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Marijuana's link to hard drug use not genetic

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Marijuana's link to hard drug use not genetic


21:00 21 January 03


NewScientist.com news service


The reason why young cannabis users are much more likely to progress to harder drugs has provoked fierce debate - but a new study of twins has ruled out a strong genetic component.


Researchers looked at over 300 pairs of same sex twins, both identical and non-identical, in which one twin started using cannabis before his or her 17th birthday and the other did not.


Michael Lynskey, at Washington University School of Medicine in St Louis, Missouri, and his team found that the early user was two to five times more likely to go on to use harder drugs or become dependent on alcohol - regardless of whether they were an identical twin or not.


The fact that identical twins, who share all their genes, did not differ from non-identical twins, who share half, suggests that the progression is not the product of genes.



Gateway drug


Many hard drug users have followed a similar path from cigarettes

and alcohol, to cannabis, to heroin and cocaine. This has led some researchers to argue that soft drugs provide a "gateway" to harder substances. Clearly, not everyone who likes a drink ends up as a coke addict, but very few users of hard drugs have not tried cannabis first.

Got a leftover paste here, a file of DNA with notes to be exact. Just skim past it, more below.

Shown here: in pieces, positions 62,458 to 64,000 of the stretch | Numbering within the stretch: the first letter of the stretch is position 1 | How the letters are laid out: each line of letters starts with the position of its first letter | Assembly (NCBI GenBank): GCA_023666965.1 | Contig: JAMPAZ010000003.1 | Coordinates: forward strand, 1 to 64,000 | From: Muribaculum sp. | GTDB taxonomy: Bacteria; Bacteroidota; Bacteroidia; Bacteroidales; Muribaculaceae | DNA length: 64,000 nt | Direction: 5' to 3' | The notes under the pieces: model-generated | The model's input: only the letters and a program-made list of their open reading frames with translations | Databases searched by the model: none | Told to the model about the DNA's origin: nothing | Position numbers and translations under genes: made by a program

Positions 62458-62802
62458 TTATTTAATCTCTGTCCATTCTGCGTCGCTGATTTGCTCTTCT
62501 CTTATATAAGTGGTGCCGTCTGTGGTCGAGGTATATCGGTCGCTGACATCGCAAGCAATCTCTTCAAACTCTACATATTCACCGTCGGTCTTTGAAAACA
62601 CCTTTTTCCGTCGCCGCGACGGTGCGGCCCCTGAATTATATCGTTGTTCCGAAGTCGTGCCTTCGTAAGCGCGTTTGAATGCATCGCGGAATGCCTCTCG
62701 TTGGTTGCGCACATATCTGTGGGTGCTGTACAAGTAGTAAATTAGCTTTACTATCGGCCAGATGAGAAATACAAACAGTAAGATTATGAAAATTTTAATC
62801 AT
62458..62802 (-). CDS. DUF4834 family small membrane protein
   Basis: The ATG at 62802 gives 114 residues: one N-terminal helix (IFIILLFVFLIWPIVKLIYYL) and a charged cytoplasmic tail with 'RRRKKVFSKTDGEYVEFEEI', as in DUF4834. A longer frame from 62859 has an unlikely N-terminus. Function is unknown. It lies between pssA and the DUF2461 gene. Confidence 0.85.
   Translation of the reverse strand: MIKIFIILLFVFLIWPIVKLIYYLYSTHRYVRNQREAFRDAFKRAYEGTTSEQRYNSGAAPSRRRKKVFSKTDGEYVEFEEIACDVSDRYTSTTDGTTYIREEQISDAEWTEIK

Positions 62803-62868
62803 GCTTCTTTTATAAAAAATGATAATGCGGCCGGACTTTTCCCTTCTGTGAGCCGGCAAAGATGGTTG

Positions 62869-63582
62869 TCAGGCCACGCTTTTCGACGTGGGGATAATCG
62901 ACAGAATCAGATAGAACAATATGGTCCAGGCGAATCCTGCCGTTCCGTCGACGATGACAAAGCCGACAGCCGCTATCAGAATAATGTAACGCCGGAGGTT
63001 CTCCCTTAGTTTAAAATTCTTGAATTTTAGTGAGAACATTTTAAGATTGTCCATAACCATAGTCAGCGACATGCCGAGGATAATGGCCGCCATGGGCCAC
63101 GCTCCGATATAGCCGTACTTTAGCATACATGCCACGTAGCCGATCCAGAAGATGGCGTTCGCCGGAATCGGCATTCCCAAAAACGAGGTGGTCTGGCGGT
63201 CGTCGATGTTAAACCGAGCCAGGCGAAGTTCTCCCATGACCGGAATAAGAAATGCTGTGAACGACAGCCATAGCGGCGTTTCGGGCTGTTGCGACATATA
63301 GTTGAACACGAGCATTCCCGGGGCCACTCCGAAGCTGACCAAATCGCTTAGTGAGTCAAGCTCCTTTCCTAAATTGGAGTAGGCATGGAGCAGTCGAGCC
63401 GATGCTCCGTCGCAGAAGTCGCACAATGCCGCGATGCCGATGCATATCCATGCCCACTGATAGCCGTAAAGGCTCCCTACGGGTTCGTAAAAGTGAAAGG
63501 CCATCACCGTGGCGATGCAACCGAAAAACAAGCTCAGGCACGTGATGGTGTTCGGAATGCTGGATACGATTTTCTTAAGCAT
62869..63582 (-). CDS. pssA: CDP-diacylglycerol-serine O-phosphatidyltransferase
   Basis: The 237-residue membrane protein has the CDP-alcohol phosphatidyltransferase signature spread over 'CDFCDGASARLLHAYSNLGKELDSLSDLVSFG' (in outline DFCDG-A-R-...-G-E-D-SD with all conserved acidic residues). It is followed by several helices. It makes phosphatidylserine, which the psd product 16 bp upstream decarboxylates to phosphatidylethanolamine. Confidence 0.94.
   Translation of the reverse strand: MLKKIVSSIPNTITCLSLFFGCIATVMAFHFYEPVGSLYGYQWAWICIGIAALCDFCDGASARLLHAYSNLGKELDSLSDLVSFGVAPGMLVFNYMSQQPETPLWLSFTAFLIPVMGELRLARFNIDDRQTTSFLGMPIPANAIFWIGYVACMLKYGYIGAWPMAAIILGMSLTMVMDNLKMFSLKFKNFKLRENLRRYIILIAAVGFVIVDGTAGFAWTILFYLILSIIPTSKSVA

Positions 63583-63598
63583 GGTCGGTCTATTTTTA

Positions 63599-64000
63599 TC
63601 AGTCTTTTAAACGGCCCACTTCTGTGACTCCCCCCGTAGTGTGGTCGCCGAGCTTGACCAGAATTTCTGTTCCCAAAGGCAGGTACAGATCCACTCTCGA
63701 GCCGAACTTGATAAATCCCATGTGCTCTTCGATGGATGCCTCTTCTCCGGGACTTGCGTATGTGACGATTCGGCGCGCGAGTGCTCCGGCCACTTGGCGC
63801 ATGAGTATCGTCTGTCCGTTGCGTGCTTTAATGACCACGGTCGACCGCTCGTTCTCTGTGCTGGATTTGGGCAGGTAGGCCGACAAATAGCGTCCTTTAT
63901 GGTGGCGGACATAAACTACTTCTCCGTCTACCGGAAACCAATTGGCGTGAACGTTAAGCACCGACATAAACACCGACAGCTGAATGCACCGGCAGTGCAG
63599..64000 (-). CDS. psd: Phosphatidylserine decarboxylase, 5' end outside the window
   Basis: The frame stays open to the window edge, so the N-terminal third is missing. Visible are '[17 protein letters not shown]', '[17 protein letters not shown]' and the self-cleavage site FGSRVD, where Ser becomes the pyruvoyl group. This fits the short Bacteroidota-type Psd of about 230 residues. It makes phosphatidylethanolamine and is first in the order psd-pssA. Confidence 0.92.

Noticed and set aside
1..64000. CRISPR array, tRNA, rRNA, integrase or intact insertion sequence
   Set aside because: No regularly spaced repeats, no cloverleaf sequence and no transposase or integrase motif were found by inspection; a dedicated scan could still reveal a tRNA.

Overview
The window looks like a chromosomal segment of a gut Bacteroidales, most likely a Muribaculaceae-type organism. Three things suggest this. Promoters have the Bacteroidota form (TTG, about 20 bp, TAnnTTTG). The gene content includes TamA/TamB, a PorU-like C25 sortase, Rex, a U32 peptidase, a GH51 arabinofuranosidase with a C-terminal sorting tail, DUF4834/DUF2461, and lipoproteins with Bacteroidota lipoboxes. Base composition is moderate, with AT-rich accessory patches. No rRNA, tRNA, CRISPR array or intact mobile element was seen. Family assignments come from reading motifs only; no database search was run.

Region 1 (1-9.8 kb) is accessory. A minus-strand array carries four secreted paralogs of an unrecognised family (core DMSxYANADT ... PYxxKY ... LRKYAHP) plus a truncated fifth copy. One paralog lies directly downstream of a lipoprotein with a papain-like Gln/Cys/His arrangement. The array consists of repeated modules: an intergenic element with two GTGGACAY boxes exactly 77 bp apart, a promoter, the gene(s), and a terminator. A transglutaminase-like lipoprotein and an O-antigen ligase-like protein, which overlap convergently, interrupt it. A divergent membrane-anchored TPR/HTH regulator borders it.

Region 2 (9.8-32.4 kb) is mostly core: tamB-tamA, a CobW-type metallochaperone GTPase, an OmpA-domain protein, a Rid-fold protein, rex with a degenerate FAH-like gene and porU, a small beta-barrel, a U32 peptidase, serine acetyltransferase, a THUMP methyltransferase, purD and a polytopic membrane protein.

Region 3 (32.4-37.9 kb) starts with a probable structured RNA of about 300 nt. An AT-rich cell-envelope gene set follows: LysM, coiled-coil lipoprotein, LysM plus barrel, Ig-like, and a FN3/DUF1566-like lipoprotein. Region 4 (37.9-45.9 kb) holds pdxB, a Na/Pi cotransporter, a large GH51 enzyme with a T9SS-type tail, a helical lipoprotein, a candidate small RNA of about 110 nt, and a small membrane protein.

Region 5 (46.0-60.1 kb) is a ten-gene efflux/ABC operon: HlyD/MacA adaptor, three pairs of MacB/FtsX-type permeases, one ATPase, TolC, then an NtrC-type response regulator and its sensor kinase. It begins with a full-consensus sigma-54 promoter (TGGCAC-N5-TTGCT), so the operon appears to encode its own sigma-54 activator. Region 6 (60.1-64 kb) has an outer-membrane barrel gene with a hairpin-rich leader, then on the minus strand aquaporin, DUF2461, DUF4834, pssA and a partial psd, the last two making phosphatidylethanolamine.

It might be that cannabis users have a genetic profile that predisposes them both to cannabis use and to harder drugs, or a personal history that does the same. But, until now, no one has been able to disentangle the effect of nature and nurture.


The twin study rules out a large genetic component. But it also suggests that the home and womb environment may not a key factor either, because the twins shared both and yet early marijuana use in one still raised the chances of later hard drug use.


However, Lynskey acknowledges that it is impossible to eliminate all nurture differences between twins. For example, one twin might have suffered a traumatic event in childhood that did not affect the other.



Drug policies


Nonetheless, the research shows that the gateway is real, so what

implications does this have for drug laws? "This finding can be used as the bases for quite opposite drug policies," Lynskey told New Scientist.


The problem is that researchers are no nearer understanding the mechanism of the gateway. If taking cannabis causes physiological effects in the brain that predispose the smoker to other drugs, then the message for lawmakers is that keeping people away from cannabis will also keep them off heroin and cocaine.


On the other hand, if cannabis smokers move on to harder drugs simply because they have access to them through drug dealers, then decriminalisation ought to reduce hard drug use.


The work shows that marijuana is indeed a gateway to other illicit drugs, says Denise Kandel, at Columbia University, New York, in an editorial commenting on the journal paper. Therefore, whatever the appropriate intervention turns out to be, it must be focussed on young cannabis users, she says.


Journal reference: Journal of the American Medical Association (vol 289, p 427, 482)


James Randerson

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